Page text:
- The medical provider dispenses excessive amounts of controlled substances.
Reporting Medicaid Fraud & Abuse
What is Medicaid?
Medicaid is a state-administered program established by Title Nineteen of the Social Security Act and funded by federal, state, and county funds. It provides medical assistance to qualifying low-income individuals and families.
Medicaid is overseen by the United States Department of Health and Human Services and administered in North Carolina by the North Carolina Department of Human Services, Division of Medical Assistance.
Why Report Medicaid Fraud & Abuse?
Patient abuse and the embezzlement, theft, and commingling of Medicaid funds should be reported because they exploit our most vulnerable elderly adults.
Medicaid fraud should be reported because Medicaid payments are made from federal, state, and county funds supplied by taxpayers. When Medicaid funds are lost or stolen through fraud, that money is no longer available to help deserving patients.
Medicaid fraud should be reported because it cheats both recipients and taxpayers. Criminal convictions can deter fraud and abuse. Civil suits can also recover money that can be returned to the Medicaid program to help patients.
Which People Or Companies Do I Report?
Report the Medicaid providers whom you suspect have committed fraud or abuse. A Medicaid provider includes any individual, corporation, or other entity paid by Medicaid for providing a health care service. It also includes their officers and employees.
Medicaid providers can include: ambulance and transportation companies, chiropractors, community care service providers, dentists, home health agencies, hospitals, laboratories, medical equipment companies, nurses, nurse aides, nursing homes, adult care homes, pharmacies, physicians, physical therapists, podiatrists, speech therapists and others.
Is There Protection for Whistleblowers
State and Federal laws provide protection to employees who report fraud or abuse.
Any employee who is discharged, demoted, suspended, threatened, harassed, or discriminated against by his or her employer for reporting fraud is entitled to relief, including job reinstatement, twice the amount of back pay, and compensation for any court costs and attorneys’ fees.
Federal law provides that whistleblowers who qualify can file a civil false claims act action in federal court under 31 U.S.C. § 3729 and be awarded a percentage of the proceeds of the action or settlement. Whistleblowers should seek the advice of an attorney to determine whether they qualify.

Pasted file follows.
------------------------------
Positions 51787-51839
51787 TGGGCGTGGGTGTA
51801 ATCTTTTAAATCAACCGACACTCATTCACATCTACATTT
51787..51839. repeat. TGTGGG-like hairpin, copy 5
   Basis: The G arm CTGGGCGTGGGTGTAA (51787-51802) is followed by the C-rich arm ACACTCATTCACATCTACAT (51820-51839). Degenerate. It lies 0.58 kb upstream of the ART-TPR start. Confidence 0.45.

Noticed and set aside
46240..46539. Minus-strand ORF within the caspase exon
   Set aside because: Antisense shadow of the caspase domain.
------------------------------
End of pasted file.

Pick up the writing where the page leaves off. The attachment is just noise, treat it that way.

Where to Report Fraud & Abuse
You can report Medicaid provider fraud or abuse to the Attorney General’s Medicaid Investigations Division at (919) 881-2320. The NC Department of Justice’s Medicaid Investigations Unit is located at 5505 Creedmoor Rd., Suite 300, Raleigh, N.C. 27612. Our fax number is (919) 571-4837. You can also report fraud or abuse using our online Fraud Reporting Tool.
Medicaid recipient fraud (fraud committed by those being served by Medicaid, including fraudulent eligibility and transfer of assets) should be reported to the state Division of Medical Assistance by filing a complaint or by calling 1-800-662-7030. You can also report Medicaid recipient fraud to your local county Department of Social Services.
To report Medicare fraud, contact the Office of Inspector General, US Department of Health and Human Services, at (800) 447-8477.
North Carolinians with information about Medicare error, fraud and abuse can also contact the North Carolina Senior Medicare Patrol Program at (855) 408-1212.
To report private insurance fraud, contact the NC Department of Insurance or call the department at (888) 680-7684.
To report fraud and abuse in state licensed facilities, agencies and nursing homes, contact the North Carolina Division of Health Service Regulation.
To report serious health care fraud, contact the Federal Bureau of Investigation.
Research pre-employment verification for health care workers at the Health Care Personnel Registry or call the Registry’s 24-hour automated telephone voice response system at (919) 715-0562.
To find related rules, visit the Centers for Medicare and Medicaid Services.